JP: We’ve worked on so many projects together over the years that this seemed like a natural fit. I’ve made book trailers for her books. We’ve worked on anthologies together. We worked side by side for ages in different capacities in the HWA, as well. I had the unenviable task of following her as President. We also share a deep passion and evangelism for historical Los Angeles and California history making Placerita something we both love.

LM: We both love going a little wild in our fiction, and at some point, we discovered we shared a mutual affection for local L.A. history and urban legends. 

Considering how well established you both you are at this point in your respective award-winning writing journey, what does having a co-pilot add to a project that you can’t get flying solo?

photo of author Ellen Datlow
Lisa Morton

LM: Well, aside from the fact that it’s a joy to work with a close friend, John brings his own unique voice to everything. I think my challenge in Placerita was to try to match and mesh with the Palisano style, and I do love a challenge!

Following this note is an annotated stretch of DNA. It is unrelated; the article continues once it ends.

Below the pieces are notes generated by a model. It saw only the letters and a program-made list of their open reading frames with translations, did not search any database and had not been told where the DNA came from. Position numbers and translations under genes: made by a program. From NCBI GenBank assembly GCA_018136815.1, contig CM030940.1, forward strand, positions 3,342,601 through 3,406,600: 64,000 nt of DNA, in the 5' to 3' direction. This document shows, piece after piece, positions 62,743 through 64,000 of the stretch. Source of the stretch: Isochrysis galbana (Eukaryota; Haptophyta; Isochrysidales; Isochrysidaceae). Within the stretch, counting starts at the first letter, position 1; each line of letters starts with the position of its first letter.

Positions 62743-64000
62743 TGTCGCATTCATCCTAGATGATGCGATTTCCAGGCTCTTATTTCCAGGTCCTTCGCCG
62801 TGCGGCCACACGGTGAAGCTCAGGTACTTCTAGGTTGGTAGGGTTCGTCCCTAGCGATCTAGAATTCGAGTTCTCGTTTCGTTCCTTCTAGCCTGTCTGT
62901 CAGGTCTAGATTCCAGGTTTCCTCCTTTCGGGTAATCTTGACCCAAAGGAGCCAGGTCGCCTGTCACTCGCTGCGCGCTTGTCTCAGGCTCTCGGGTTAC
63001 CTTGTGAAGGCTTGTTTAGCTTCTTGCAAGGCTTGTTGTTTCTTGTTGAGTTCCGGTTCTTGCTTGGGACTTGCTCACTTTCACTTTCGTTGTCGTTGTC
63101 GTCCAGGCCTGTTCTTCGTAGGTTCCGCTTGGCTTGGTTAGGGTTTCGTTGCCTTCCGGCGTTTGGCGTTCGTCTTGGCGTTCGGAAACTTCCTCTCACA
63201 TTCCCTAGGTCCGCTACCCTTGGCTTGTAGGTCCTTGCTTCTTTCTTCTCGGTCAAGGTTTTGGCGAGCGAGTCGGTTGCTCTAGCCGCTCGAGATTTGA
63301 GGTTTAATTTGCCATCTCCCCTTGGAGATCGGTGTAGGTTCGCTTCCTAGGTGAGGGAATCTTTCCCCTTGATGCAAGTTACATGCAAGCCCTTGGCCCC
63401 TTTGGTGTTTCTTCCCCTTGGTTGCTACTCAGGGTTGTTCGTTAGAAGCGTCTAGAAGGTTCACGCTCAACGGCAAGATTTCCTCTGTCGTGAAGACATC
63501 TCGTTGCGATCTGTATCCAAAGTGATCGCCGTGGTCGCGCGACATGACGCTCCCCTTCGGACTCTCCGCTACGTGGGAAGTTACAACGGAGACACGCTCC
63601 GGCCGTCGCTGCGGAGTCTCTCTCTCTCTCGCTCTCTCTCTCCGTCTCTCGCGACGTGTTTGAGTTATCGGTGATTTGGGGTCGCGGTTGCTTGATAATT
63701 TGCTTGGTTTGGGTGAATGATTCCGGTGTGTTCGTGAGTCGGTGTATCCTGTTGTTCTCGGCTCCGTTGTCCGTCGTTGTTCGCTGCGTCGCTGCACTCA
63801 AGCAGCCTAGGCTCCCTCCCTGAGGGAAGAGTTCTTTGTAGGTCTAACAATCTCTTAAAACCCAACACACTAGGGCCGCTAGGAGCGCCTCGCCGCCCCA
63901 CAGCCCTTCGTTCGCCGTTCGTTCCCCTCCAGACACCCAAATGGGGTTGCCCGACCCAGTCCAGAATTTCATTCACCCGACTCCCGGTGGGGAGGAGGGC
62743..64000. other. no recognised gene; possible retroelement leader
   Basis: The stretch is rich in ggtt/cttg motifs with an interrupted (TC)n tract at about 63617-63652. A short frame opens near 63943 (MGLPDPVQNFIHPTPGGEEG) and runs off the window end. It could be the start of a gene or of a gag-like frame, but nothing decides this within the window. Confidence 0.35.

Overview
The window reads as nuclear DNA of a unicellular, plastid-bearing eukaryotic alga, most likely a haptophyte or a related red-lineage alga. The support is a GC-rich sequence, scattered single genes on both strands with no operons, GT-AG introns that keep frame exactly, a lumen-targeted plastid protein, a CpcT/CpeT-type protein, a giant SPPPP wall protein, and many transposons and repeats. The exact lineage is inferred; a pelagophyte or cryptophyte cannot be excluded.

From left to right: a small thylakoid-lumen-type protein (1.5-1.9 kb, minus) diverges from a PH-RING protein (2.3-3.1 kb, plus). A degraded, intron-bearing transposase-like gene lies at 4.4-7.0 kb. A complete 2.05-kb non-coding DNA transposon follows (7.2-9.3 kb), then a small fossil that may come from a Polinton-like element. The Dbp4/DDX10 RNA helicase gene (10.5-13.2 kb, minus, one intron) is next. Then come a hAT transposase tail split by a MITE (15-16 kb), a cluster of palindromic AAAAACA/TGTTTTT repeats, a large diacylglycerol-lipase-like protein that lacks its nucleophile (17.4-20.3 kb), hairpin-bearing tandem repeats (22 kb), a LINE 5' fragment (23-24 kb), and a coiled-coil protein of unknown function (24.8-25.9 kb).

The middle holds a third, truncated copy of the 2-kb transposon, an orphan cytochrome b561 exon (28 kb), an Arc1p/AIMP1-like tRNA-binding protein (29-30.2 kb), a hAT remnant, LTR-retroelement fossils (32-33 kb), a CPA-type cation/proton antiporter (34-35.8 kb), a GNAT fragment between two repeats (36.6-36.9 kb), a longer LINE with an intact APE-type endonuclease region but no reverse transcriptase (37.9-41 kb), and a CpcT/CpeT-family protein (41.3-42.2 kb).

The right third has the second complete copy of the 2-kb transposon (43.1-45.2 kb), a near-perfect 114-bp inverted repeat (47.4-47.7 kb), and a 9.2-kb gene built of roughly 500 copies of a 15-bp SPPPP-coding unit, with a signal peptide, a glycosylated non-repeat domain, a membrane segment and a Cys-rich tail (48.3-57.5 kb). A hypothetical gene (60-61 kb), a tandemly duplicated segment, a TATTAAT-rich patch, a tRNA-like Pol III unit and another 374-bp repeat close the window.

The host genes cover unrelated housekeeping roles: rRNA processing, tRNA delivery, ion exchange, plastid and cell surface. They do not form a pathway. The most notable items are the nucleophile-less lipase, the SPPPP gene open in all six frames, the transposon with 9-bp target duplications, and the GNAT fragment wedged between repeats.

JP: In this case, Lisa’s encyclopedic knowledge of Los Angeles history was vital. She brings those details as well as her excellent story and writing skills. These are things that may not be readily thought of or connected just by looking at research. You’d need to know story intimately, too, and how they could not only fit, but make the story even stronger.